Message Intended is Not Message Received: Shame, Stigma, and Disengagement in the Academic Probation Notification Process

Colloquium | April 25 | 12:10-1:15 p.m. | 5101 Tolman Hall

 Shannon Brady, Postdoctoral Scholar, Stanford University

 Institute of Personality and Social Research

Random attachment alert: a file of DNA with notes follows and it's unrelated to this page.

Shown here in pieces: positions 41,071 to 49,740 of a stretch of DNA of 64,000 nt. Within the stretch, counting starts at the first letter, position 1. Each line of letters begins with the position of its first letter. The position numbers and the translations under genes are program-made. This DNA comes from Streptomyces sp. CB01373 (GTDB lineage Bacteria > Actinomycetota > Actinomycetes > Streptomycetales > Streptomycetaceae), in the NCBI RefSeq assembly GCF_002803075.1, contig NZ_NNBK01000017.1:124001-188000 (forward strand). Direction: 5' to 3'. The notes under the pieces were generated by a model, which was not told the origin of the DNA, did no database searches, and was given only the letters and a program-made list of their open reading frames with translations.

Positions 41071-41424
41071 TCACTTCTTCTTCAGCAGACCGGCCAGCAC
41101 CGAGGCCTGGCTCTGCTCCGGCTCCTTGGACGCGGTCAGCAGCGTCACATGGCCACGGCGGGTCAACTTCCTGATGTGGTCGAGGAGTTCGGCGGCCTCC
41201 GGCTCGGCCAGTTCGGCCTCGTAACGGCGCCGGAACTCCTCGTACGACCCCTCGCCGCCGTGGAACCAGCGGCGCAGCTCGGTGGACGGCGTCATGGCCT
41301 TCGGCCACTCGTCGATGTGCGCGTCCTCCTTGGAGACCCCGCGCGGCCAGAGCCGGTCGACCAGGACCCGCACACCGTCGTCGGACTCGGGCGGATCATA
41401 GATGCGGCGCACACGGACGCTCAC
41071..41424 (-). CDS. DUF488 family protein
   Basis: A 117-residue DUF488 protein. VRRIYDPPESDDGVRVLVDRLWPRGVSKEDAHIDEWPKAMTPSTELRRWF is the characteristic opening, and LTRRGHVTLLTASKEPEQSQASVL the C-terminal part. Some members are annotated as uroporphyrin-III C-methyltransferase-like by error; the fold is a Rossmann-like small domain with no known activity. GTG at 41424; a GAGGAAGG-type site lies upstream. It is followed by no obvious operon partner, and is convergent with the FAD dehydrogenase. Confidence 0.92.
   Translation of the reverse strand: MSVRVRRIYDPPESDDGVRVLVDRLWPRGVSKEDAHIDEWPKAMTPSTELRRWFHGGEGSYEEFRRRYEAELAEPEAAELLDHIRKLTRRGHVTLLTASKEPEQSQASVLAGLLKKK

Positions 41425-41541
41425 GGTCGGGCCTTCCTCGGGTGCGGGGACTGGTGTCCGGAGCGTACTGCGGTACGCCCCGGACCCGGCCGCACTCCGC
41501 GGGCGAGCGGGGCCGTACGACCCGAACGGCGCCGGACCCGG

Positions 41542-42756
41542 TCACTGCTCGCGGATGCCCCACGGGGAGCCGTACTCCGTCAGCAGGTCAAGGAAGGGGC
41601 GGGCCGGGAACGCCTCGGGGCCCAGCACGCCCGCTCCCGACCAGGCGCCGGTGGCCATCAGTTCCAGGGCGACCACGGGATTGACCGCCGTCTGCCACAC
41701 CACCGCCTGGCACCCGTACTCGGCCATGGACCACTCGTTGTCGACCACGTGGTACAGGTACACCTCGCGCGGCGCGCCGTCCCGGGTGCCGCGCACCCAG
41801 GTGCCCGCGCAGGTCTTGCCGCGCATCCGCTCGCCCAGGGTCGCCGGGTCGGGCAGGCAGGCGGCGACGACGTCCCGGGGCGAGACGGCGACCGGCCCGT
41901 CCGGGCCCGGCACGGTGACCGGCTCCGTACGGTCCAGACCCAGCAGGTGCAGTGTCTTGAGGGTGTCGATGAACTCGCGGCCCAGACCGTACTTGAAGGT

An important institutional and societal dilemma is how to notify people when they are not meeting performance or community standards without undermining their motivation and efforts to do so. Focusing on the context of college students being placed on academic probation, I find that college administrators overwhelmingly intend probation to be helpful to and motivating for students but that students do not readily interpret these positive purposes from typical probation notification letters. Rather, typical probation notification letters elicit high levels of shame and concern about stigmatization from students, which may thwart their recovery to good academic standing. This is not inevitable, however: probation notification letters designed intentionally to address students’ concerns about belonging and devaluation—what I call psychologically attuned notification letters—can reduce students’ feelings of shame and concern about stigmatization, help them stay engaged, and support their academic recovery. I will describe the original development and test of these psychologically attuned notification letters at one college and share early results from a multi-site trial currently underway., 510-642-5050